Interesting thought. Want to elaborate on the compliance costs and supervision part of your theory? Sure, experience, and CFP could become minimum credentials.For consumers, at least with RIA, the ADV and fee arrangement is, "what you see is what you get". For broker/dealers, there seems to be little way around the pretty heavy fixed costs of an extra layer. And then there is the dubious proposition of managed funds adding real value, at least, where the internal fees of proprietary managed funds are twice what managed no-loads might be - not an issue in itself, but from the advisor and client POV. "Supervision", to me, certainly has to do with things like appropriate portfolio construction, suitability, and so on. But it also has to do with things like churning and disclosure of hidden fees, selling arrangements, and so on. But do you have any specific ideas about how compliance costs and supervision are going to skyrocket, and do you believe that broker dealers will be able able to compete or offer any competitive advantages going forward?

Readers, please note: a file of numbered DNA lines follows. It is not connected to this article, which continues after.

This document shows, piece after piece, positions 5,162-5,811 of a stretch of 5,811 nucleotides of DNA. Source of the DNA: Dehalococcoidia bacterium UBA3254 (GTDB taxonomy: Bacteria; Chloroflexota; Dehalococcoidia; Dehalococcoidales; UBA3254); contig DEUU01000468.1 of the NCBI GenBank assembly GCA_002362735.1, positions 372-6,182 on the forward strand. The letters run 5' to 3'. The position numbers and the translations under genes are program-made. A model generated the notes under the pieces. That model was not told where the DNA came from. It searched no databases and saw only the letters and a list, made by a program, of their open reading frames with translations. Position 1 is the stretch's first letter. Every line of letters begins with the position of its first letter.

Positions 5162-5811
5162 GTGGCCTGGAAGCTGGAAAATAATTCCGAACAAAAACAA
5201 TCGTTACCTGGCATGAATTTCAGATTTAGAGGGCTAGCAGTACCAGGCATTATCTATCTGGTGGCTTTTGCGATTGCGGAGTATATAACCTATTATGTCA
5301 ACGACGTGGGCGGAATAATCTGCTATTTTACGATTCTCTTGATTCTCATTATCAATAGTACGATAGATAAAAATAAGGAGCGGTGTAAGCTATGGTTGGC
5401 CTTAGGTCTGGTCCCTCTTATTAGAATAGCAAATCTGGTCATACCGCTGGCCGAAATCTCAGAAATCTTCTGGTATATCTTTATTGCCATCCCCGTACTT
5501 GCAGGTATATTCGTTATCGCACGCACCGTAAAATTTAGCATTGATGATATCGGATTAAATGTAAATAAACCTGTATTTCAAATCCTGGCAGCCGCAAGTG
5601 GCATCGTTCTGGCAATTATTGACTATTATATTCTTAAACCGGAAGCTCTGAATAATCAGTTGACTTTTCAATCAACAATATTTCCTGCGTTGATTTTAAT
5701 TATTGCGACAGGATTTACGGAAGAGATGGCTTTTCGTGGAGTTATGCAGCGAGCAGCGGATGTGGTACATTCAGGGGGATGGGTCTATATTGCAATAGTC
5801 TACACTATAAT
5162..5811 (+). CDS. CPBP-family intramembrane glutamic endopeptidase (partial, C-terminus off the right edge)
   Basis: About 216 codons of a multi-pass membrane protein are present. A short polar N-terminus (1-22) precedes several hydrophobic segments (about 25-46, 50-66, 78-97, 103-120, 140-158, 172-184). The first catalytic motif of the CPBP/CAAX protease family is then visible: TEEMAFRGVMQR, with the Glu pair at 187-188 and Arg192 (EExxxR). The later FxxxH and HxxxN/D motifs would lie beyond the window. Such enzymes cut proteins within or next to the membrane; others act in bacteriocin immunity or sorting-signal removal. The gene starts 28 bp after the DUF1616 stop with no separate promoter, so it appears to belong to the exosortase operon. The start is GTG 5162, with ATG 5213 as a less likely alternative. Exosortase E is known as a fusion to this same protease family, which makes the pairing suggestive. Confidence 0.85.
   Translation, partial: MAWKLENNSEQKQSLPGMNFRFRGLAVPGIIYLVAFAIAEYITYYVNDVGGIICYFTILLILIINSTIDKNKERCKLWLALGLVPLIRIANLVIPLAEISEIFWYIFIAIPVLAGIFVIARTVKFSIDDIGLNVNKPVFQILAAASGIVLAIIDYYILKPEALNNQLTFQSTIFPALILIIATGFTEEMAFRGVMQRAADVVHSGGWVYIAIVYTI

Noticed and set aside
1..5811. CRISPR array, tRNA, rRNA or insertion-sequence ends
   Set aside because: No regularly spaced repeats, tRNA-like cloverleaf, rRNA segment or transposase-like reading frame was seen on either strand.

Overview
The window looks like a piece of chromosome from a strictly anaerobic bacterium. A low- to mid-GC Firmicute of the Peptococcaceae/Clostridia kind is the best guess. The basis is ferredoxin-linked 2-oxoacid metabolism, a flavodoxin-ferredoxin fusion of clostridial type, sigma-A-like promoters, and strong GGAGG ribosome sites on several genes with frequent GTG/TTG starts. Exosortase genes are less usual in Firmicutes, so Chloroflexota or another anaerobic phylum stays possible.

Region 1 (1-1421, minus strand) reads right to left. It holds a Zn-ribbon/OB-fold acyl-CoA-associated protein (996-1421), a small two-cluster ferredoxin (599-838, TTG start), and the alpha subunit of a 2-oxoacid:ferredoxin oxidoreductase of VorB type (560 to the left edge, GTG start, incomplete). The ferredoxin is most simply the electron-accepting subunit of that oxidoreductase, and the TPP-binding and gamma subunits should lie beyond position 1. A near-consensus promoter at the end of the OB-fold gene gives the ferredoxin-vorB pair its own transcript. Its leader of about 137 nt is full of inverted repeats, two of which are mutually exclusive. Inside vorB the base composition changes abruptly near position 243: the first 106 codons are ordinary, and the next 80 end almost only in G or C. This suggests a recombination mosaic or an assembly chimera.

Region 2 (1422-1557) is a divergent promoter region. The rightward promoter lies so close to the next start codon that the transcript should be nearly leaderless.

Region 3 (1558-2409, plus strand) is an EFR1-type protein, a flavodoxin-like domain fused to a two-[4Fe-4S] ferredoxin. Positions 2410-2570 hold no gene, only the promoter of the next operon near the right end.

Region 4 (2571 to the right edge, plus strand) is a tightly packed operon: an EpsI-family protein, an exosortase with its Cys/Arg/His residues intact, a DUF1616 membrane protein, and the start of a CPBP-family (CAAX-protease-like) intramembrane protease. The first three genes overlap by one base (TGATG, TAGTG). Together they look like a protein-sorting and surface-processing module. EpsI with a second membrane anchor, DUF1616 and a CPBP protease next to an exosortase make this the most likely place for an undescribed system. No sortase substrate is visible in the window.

my guess is mucho is referring to legal costs associated with all the impending lawsuits and fallout from the inevitable blame game.